Ask me how I know. . .

Ask me how I know. . .

After a few more Google sessions, I did find a picture on Threads that showed what the pattern piece should look like and discussed a little (we’re talking one paragraph) about how to draft one (I’m going to share the link when we have a nice little chat about shawl collars later on).

Not really knowing exactly what I was doing, I dove right in to drafting. And, it wasn’t that bad. Tricky, yes. But, my instincts were good, apparently, because my first muslin turned out really well. I had to tweak the collar length a few times, but I’m really happy with how it all turned out. I plan to go into more detail about this later because I picked up a lot of helpful tips during all my trial and error (especially with the actual sewing of the collar).

After I conquered the collar, I turned my attention to the sleeves. I started with the New Look 6107 cap sleeve which I lengthened a few inches. After lots of back and forth, I added a single box pleat to the bottom of the sleeve–a detail that I really love!

The sleeve. You can sort of see the original shape.

The sleeve. You can sort of see the original shape.

I spent a ridiculous amount of time adding and removing sleeve cap width and height. I also lowered the armhole 1/4″ because the sleeves were cutting into my underarm. I scooped the front armhole about 3/8″ and added a sort of “wave” to the front of the sleeve cap to compensate. I also added about an inch into the back bodice because I realized that’s why the sleeves were pulling so badly. In the end, it probably would have been better with just an extra 1/2-3/4″.

The last major mod I made was to the skirt. I calculated all the ease meant to be gathered and redistributed it as pleats. Easy peasy. Thank goodness.

Adding pleats. Thank goodness for something that didn't turn my brain to mush. Though, there was a LOT math involved. . .

Adding pleats. Thank goodness for something that didn’t turn my brain to mush. Though, there was a LOT math involved. . .

All together, I sewed up over seven complete bodice muslins and four different sleeves.

SFV muslins

I’ll be back later to talk about construction and fabric. (Yes, I plan to milk as many posts as I can from this one project because now I’m working on either bridesmaid dresses or my sloper and it may be awhile before I have anything else to share! Though, I am finishing up my Beignet as we speak–getting ready to sew on all those buttons. . .)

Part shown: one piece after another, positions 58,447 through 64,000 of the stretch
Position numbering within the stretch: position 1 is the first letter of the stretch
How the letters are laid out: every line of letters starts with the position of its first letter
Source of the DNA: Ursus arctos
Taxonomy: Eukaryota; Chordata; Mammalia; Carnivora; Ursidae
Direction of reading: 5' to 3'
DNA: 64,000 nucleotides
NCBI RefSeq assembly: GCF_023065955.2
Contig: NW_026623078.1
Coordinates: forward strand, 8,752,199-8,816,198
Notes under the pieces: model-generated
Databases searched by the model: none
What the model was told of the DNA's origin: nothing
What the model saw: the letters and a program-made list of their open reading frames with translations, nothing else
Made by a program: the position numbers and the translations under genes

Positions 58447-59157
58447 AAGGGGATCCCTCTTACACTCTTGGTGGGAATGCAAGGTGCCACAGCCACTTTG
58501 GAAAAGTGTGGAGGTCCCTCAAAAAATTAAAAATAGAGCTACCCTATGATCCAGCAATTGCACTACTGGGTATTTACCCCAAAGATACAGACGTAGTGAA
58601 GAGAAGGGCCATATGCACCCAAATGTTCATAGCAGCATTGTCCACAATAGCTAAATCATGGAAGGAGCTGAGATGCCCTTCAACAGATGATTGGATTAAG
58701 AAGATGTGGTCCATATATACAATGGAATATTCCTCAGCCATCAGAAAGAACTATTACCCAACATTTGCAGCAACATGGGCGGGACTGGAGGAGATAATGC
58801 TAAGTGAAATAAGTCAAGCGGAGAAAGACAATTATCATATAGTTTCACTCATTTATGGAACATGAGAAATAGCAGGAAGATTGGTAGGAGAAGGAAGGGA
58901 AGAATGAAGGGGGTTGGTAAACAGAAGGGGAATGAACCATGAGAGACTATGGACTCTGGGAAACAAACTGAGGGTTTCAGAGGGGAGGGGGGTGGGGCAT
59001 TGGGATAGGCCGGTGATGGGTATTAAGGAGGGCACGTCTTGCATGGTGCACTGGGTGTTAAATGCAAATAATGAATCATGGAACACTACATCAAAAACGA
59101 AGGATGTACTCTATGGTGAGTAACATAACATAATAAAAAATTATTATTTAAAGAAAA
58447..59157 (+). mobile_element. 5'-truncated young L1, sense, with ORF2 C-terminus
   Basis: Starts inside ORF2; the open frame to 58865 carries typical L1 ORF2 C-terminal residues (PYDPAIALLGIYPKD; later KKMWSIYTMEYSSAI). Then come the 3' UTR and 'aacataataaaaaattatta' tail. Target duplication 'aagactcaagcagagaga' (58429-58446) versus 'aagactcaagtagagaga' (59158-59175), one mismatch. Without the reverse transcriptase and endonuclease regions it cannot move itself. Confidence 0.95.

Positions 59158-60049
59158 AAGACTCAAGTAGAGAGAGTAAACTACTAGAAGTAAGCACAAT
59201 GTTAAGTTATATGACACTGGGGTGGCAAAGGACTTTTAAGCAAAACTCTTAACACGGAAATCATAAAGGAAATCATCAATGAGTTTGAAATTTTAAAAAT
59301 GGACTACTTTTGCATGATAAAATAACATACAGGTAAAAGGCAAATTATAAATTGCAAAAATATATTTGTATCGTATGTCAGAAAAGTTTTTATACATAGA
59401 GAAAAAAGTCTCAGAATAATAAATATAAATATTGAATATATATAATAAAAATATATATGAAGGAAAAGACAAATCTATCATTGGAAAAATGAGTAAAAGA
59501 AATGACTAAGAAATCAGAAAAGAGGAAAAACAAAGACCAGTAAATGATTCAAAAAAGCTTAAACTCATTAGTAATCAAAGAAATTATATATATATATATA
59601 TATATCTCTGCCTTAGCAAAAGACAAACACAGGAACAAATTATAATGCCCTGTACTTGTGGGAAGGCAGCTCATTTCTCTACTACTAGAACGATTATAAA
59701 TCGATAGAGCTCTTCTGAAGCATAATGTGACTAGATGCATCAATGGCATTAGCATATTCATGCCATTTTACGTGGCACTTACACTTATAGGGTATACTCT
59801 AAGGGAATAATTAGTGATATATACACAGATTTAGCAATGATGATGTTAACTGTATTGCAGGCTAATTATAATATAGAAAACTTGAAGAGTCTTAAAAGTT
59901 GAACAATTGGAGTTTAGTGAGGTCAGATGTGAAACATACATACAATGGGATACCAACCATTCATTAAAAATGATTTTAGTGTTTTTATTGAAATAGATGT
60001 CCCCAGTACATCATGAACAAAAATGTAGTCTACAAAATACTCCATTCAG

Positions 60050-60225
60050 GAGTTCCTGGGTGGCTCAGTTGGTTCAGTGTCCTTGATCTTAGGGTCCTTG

10 thoughts on “Sew for Victory: The Drafting Process

  1. I used the same pattern for SFV (started with a shawl collar, too, but replaced it eventually with a separately-cut one) and am so impressed with how much work you did. SEVEN muslins and four sleeves–I would’ve given up sewing entirely long before then. I never would’ve recognized your finished dress as being from this pattern, either–really lovely job!

    • Oh, I loved the collar on yours! I’m impressed that you got it to roll so nicely!
      To be honest, I can be terribly stubborn–which sometimes works to my advantage while sewing. But, also, each muslin was to test out something different, so at least it wasn’t like I was trying repeatedly to correct the same problem–which would have driven me mad!
      Thanks, though 🙂 Even if this never becomes my favorite dress ever, I still learned so much that the process was totally worth it!

    • Hmmm. . . that’s a very broad question. . .
      But, to answer simply: I love to create things that are both beautiful and useful. And I love learning to solve the problems that arise along the way.

I'm done. Now, YOU can talk :)